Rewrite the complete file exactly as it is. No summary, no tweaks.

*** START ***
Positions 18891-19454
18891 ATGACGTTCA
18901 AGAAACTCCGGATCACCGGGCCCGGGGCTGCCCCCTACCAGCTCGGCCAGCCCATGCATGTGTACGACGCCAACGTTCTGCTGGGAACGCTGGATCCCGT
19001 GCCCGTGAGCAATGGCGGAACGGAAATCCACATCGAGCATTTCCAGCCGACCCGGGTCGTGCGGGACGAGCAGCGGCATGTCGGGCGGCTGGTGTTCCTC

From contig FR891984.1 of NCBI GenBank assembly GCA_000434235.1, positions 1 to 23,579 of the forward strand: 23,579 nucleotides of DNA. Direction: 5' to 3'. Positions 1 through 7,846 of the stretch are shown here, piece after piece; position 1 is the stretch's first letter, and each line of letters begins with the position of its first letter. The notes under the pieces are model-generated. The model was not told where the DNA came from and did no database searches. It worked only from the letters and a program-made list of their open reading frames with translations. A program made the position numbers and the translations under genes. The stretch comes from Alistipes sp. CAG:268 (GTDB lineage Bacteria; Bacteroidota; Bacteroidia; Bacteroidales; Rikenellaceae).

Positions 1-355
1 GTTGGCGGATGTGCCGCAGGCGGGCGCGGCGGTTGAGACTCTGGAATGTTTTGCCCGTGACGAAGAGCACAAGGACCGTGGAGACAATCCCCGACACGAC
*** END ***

Positions 18891-19454
18891 ATGACGTTCA
18901 AGAAACTCCGGATCACCGGGCCCGGGGCTGCCCCCTACCAGCTCGGCCAGCCCATGCATGTGTACGACGCCAACGTTCTGCTGGGAACGCTGGATCCCGT
19001 GCCCGTGAGCAATGGCGGAACGGAAATCCACATCGAGCATTTCCAGCCGACCCGGGTCGTGCGGGACGAGCAGCGGCATGTCGGGCGGCTGGTGTTCCTC

From contig FR891984.1 of NCBI GenBank assembly GCA_000434235.1, positions 1 to 23,579 of the forward strand: 23,579 nucleotides of DNA. Direction: 5' to 3'. Positions 1 through 7,846 of the stretch are shown here, piece after piece; position 1 is the stretch's first letter, and each line of letters begins with the position of its first letter. The notes under the pieces are model-generated. The model was not told where the DNA came from and did no database searches. It worked only from the letters and a program-made list of their open reading frames with translations. A program made the position numbers and the translations under genes. The stretch comes from Alistipes sp. CAG:268 (GTDB lineage Bacteria; Bacteroidota; Bacteroidia; Bacteroidales; Rikenellaceae).

Positions 1-355
1 GTTGGCGGATGTGCCGCAGGCGGGCGCGGCGGTTGAGACTCTGGAATGTTTTGCCCGTGACGAAGAGCACAAGGACCGTGGAGACAATCCCCGACACGAC